TAMPA — Too short, too slow, too small. …
Labels are a staple of the NFL draft. Teams put players in little boxes, and the nitpicking commences.
It's one thing to overcome the fact you lack ideal size. It's quite another to do what Buccaneers seventh-round pick Sammie Stroughter did: live down the stigma associated with depression.
But on Saturday, there was Stroughter, a former Oregon State receiver, running precise routes and making impressive catches on the second day of Tampa Bay's rookie minicamp. Along the way, he opened the eyes of his coaches while rewarding an organization's faith in him.
"Stroughter's been one of the pleasant surprises of the camp," coach Raheem Morris said. "You talk about mentally tough, talk about a guy who can go inside and make plays and get vertical, he's impressive. I like everything about him."
Stroughter, 6 feet and 186 pounds of energy, has a legitimate opportunity not only to make the team, but see considerable playing time as a slot receiver. Offensive coordinator Jeff Jagodzinski already is raving about Stroughter's upside in that role.
But no one ever said he lacked talent given his two 1,000-yard receiving seasons for the Beavers. It's the sticky topic of his off-the-field matters that kept teams at bay.
"(Teams) talked to me about it and interrogated me about it," he said.
He fully expected that.
His depression, brought on in 2007 in part by the death of two family members, was widely publicized because of Stroughter's status as a high-profile player. He was a third-team All-America punt returner the previous season (after returning three for touchdowns) while putting up 1,293 receiving yards, fourth most in school history.
But he walked away from the game when his depression deepened, and the constant support of coach Mike Riley and a dedicated family convinced him the decision was right.
"This game is important, but it's also just a game," he said. "Life is much bigger. Coach Riley took me under his wing like a son and told me, 'Let's forget about football. Let's talk about Sammie Stroughter the person.' "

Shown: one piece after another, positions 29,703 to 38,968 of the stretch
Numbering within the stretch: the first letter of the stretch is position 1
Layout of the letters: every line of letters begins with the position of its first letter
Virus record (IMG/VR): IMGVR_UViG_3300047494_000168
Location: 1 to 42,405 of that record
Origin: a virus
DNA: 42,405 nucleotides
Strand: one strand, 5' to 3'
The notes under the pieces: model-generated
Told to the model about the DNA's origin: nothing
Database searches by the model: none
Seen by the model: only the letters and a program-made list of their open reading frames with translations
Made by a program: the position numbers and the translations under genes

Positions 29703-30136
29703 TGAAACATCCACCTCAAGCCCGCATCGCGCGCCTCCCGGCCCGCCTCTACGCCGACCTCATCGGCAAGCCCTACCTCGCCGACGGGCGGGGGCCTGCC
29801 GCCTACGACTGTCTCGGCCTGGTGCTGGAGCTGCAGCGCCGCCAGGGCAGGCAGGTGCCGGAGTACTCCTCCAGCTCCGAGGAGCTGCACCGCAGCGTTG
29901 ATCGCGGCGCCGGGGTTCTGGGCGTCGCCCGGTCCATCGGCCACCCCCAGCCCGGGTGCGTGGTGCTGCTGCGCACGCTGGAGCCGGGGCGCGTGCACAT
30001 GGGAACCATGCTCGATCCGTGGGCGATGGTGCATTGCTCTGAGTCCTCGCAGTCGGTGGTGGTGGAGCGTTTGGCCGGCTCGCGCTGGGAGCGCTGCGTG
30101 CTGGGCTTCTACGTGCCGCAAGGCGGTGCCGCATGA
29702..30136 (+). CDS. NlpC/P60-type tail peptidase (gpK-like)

During his leave of absence, Stroughter was treated and learned about life. He also learned about himself. Just his willingness to talk about his issues shows how far he has come. It's not as if this is a topic anyone is eager to discuss, which is why most don't.
"It's easier to conform than to be different," Stroughter, 23, said of his decision to go public. "I put it out there. You can't question my manhood. People can say what they want to say. I had a stumble, and I'm ready to redeem myself.
"I've shown that I can get through the tough times. I have a great support group. A lot of people, especially rookies, don't know what's out there. I've been tested. I've been through the battle. I have an understanding, and I know I have to prove myself every time I'm on the field."
Granted an extra season of eligibility because of the depression and a lacerated kidney, Stroughter used 2008 to do precisely that. He caught 70 passes for 1,040 yards and seven touchdowns.
"Last year answered a lot of questions," said Stroughter, from Granite Bay, Calif. "Everybody wondered. The sky is the limit."
But there remained one huge question: Would the NFL agree?
For the Bucs, determining if Stroughter was a sound investment was not simple.
"You get as much information as you possibly can and understand what he went through," general manager Mark Dominik said. "It's about your comfort level. For me, I was obviously comfortable enough to say, 'You know what? I believe it. I think he's fine.' It's a decision, basically."
Given the lack of depth at receiver, it's a decision that could pay dividends.
Ask Stroughter his take, and you learn, for him, it's not a matter of if.
"I'm in the right place," he said with a wide smile that belies the depths he reached. "I feel like Tampa Bay got a steal. They got a gem."
Stephen F. Holder can be reached at firstname.lastname@example.org.